Minister Gunawardane said that a part of the first tranche of USD 333 mn from the International Monetary Fund (IMF) would be utilised to pay public sector salaries.

Of the USD 333 mn received so far, USD 121 had been used to pay the first installment of USD 1 bn credit line secured from India early last year, according to State Finance Minister Ranjith Siyambalapitiya.

Power and Energy Minister Kanchana Wijesekera in the second week of August last year revealed as much as Rs 3 bn had been paid as overtime to Ceylon Petroleum Corporation (CPC) workers for several months. This disclosure was made in response to a query raised by Chief Opposition Whip Lakshman Kiriella.

One of the major demands of the public sector trade unions on the warpath over the Wickremesinghe-Rajapaksa government’s new tax formula is the restoration of overtime.

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Now, Opposition wants Finance Secy. hauled up before Privileges Committee



Prof G L Peris

Prof. G. L. Peiris yesterday (27) urged Speaker Mahinda Yapa Abeywardena to act speedily on the main Opposition Samagi Jana Balawegaya (SJB) request to summon Finance Secretary Mahinda Siriwardena before the parliamentary Committee on Ethics and Privileges.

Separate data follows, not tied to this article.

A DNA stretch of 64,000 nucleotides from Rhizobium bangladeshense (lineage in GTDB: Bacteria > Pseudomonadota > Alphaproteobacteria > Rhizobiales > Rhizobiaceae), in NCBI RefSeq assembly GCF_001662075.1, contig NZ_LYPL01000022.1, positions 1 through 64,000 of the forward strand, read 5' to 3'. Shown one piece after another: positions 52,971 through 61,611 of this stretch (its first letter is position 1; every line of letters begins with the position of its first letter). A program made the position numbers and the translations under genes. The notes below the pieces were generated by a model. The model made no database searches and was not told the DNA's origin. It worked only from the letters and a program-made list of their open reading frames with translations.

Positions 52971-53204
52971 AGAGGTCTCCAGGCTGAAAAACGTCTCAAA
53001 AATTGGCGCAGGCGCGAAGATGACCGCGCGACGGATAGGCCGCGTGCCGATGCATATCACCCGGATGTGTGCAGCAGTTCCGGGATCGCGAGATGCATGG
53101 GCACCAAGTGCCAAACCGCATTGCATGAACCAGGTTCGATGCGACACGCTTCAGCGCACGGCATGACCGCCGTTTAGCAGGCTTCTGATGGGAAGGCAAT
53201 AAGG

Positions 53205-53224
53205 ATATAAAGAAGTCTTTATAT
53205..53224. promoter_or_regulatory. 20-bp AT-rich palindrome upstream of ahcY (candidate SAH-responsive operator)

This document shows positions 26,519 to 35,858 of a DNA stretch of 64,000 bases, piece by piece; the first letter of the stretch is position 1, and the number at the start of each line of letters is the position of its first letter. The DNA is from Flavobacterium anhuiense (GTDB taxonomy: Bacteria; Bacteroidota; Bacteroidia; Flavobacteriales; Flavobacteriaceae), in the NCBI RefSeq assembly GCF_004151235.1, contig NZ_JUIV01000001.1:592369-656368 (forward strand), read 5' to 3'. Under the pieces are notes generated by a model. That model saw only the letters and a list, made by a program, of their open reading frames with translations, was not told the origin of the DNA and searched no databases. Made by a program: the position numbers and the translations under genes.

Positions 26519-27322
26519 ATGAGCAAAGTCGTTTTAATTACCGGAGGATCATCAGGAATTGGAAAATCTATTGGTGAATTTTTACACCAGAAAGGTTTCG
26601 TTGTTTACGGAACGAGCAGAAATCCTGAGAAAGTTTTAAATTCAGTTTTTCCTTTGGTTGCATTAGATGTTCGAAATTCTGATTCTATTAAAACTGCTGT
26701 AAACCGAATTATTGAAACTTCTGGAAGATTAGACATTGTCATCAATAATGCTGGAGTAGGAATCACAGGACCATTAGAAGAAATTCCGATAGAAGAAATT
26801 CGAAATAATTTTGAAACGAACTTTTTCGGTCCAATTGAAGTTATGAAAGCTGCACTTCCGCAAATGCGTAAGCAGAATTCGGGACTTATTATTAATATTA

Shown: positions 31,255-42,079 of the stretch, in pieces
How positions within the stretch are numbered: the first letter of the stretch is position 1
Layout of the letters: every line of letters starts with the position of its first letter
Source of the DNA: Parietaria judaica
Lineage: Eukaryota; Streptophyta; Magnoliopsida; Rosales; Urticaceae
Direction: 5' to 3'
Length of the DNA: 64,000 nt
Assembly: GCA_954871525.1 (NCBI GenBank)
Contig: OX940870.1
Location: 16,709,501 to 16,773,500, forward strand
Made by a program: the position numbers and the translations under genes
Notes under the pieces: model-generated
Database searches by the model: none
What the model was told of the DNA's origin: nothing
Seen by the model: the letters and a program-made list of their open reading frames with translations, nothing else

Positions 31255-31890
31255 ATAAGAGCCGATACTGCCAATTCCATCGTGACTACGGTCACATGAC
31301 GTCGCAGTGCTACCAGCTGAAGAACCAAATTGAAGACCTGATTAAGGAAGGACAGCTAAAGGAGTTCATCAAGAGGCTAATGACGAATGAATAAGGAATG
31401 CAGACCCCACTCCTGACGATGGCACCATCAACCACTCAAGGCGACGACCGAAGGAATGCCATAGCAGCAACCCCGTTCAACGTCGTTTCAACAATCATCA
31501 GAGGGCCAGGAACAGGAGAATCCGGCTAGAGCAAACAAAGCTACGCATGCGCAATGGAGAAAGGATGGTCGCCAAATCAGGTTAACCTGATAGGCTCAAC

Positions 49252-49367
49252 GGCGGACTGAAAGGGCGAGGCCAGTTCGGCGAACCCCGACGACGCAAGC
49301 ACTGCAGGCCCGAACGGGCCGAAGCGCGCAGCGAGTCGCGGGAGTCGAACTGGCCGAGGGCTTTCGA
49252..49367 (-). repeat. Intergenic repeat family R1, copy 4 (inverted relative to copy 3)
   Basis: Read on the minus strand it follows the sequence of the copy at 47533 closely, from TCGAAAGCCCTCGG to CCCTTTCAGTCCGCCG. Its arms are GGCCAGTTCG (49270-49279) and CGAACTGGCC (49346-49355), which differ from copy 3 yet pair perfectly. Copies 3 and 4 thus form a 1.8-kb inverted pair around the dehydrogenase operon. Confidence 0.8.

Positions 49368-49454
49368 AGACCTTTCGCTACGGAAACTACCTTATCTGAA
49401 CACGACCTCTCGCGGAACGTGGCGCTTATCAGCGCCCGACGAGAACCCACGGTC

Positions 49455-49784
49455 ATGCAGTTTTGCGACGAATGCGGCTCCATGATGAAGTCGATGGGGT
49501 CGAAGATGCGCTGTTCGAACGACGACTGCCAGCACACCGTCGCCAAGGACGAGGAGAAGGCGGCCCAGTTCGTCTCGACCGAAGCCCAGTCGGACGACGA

Addressing the media on behalf of the Freedom People’s Alliance, the former External Affairs Minister said that the Treasury Secretary had challenged the parliament by withholding funds allocated in the budget 2023 to the Election Commission thereby sabotaging the election.

Prof. Peiris said that there couldn’t be a far worse violation of parliamentary privileges than a government official undermining Parliament.

Instead of appreciating the intervention made by the Supreme Court to facilitate the delayed Local Government polls, the ruling party had sought to challenge the apex court, Prof. Peiris said, urging Speaker Mahinda Yapa Abeywardena to fulfill his obligations.

Prof. Pieris said that if the government lacked funds, just one percent of USS 333 mn received from the International Monetary Fund (IMF) was sufficient to conduct the election.

The ex-minister said that the IMF wouldn’t oppose the utilisation of a fraction of the first tranche of USD 2.9 bn loan facility provided over a period of four years to guarantee the constitutional rights of the Sri Lankan electorate. (SF)

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Cabinet nod for fuel distribution by three foreign companies



By Rathindra Kuruwita

Minister of Power and Energy Kanchana Wijesekera announced yesterday that the Cabinet of Ministers has granted approval for allowing China’s Sinopec, Australia’s United Petroleum and RM Parks of the USA, in collaboration with multinational Oil and Gas Company – Shell plc, to enter the fuel retail market in Sri Lanka.

The minister said that each of the three companies would be given 150 dealer operated fuel stations, which are currently operated by Ceylon Petroleum Corporation (CPC). A further 50 fuel stations at new locations will be established by each selected company, he said.

They will be granted licences to operate for 20 years to import, store, distribute and sell petroleum products in Sri Lanka, the minister tweeted.